Ocean City, MD — Survivors of craniopharyngioma, a rare and complex benign brain tumor, and their families joined together for the inaugural East Coast Cranio Survivors Picnic at Northside Park in Ocean City on Saturday. The group also included spouses, parents, siblings and grandparents, who provide support to each other on Facebook as part of a group page specific to the tumor. The picnic was organized in part by the Raymond A. Wood Foundation (RAWF), whose mission is to provide quality-of-life support for survivors of childhood brain tumors and their families.
Craniopharyngioma is a mass that grows from a set of cells near the pituitary gland and occupies the sellar and suprasellar regions in the brain. It can cause damage to the pituitary gland, hypothalamus and other nearby parts of the brain. The tumor and treatment can leave patients with long-term comorbidities or side effects, including loss of pituitary function, uncontrollable weight gain, growth deficiencies, diabetes insipidus or the inability to control fluid balance in the body, adrenal insufficiency, social and behavioral issues, memory issues and cognitive deficits.
Most of the survivors in attendance were diagnosed as children. Survivors ranged in ages from 6 to 70 and traveled from as far as Florida, Georgia and New Hampshire.
“This is an amazing opportunity to connect in person, share experiences and exchange information,” said Amy Wood, director of RAWF and mother of Alex, survivor and Ocean City Elementary School kindergartner. “The conditions from this tumor are so tricky and often misunderstood in the medical community. Sharing discoveries of what works in day-to-day management is so beneficial.”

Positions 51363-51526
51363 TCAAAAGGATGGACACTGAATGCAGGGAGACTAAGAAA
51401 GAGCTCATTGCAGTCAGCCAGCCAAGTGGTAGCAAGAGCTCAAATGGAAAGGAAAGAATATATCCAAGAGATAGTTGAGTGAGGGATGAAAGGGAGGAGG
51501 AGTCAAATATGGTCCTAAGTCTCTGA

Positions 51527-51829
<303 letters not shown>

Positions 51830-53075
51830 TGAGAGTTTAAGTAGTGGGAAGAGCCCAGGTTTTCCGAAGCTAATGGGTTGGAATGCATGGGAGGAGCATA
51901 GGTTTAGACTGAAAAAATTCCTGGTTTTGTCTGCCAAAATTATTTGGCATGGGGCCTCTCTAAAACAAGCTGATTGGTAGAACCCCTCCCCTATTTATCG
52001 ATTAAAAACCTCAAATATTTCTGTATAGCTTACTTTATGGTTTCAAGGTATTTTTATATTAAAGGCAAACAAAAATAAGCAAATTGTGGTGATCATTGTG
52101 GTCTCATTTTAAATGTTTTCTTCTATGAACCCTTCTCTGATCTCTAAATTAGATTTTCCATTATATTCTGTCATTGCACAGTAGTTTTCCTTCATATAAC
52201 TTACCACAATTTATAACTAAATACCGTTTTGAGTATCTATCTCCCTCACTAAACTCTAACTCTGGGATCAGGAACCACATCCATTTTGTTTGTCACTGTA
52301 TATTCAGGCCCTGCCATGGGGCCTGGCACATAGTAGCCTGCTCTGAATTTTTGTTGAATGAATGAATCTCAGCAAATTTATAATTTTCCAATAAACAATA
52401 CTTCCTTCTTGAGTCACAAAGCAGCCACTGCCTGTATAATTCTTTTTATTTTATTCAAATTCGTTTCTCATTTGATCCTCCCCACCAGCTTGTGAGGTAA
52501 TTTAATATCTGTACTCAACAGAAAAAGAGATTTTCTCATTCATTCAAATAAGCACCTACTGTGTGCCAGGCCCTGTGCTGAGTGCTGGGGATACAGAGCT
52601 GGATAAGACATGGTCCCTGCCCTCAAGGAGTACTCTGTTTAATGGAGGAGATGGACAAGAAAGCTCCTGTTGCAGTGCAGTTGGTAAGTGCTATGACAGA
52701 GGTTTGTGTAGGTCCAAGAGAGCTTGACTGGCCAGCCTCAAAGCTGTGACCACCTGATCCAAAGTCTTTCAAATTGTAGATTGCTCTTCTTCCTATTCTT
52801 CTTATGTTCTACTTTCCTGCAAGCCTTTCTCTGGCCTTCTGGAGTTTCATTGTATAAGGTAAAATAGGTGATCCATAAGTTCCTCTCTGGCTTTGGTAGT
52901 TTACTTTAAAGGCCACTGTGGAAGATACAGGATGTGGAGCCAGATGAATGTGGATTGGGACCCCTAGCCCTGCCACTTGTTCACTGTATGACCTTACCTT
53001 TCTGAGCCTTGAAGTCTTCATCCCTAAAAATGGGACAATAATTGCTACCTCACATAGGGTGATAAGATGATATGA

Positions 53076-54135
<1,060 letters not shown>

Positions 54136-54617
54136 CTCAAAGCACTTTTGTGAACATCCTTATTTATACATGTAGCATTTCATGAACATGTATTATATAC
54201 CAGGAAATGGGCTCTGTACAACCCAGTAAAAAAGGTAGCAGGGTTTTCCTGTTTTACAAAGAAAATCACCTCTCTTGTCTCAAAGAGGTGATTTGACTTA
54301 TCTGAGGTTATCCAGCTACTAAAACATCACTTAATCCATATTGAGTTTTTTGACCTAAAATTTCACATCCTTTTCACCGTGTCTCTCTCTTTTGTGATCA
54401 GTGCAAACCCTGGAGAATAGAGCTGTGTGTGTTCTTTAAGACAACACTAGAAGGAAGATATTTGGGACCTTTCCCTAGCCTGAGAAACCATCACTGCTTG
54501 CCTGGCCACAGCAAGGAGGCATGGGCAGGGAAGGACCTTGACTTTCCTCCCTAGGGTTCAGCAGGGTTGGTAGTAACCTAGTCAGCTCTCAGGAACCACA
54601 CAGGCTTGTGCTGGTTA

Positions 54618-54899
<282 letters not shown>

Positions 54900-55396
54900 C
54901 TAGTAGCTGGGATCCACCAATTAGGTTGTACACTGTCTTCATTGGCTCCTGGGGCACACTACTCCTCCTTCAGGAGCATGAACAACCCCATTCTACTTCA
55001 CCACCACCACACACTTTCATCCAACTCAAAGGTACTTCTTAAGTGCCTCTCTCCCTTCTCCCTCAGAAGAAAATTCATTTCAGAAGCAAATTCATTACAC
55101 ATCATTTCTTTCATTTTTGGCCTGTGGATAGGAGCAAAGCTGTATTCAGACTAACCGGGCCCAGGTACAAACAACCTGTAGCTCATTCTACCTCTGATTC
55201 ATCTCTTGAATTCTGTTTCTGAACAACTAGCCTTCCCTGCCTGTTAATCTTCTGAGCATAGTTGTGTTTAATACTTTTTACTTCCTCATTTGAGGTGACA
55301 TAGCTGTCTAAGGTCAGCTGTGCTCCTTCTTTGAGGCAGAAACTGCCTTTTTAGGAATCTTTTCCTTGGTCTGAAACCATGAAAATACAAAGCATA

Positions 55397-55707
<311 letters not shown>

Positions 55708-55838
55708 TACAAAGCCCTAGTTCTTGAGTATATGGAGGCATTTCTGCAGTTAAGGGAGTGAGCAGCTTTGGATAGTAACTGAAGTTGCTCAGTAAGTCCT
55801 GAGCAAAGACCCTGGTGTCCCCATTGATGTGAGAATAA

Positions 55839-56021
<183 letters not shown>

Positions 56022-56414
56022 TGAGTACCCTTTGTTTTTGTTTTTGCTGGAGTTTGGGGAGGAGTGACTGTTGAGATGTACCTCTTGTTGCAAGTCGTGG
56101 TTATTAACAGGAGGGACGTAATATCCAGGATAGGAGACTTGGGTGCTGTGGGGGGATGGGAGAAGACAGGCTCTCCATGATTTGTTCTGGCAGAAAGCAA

There is a West Coast meeting of survivors that has been a successful annual event in Redondo Beach, California, for many years, but several members pitched the idea of an East Coast version late last year and decided on Ocean City as a perfect central location and an attractive destination. Attendees enjoyed a beautiful day at the park, a barbecue lunch and some rounds of cornhole.
“I think we all had a great time today getting to meet each other in person,” said Frederick Kunitz, survivor and event organizer. “There is nothing like being around other people who understand what its like to deal with this tumor.”
RAWF, a 501(c)(3) charitable organization founded early this year, provided food, secured the venue and printed souvenir T-shirts for the survivors.
“Childhood brain tumors have a 66% survival rate, but many of the treatments are so aggressive on the developing brain and these kids face a lifetime of challenges,” said Wood. “With diagnoses on the rise, we felt we needed to find a way to help kids and families dealing with the ongoing effects.”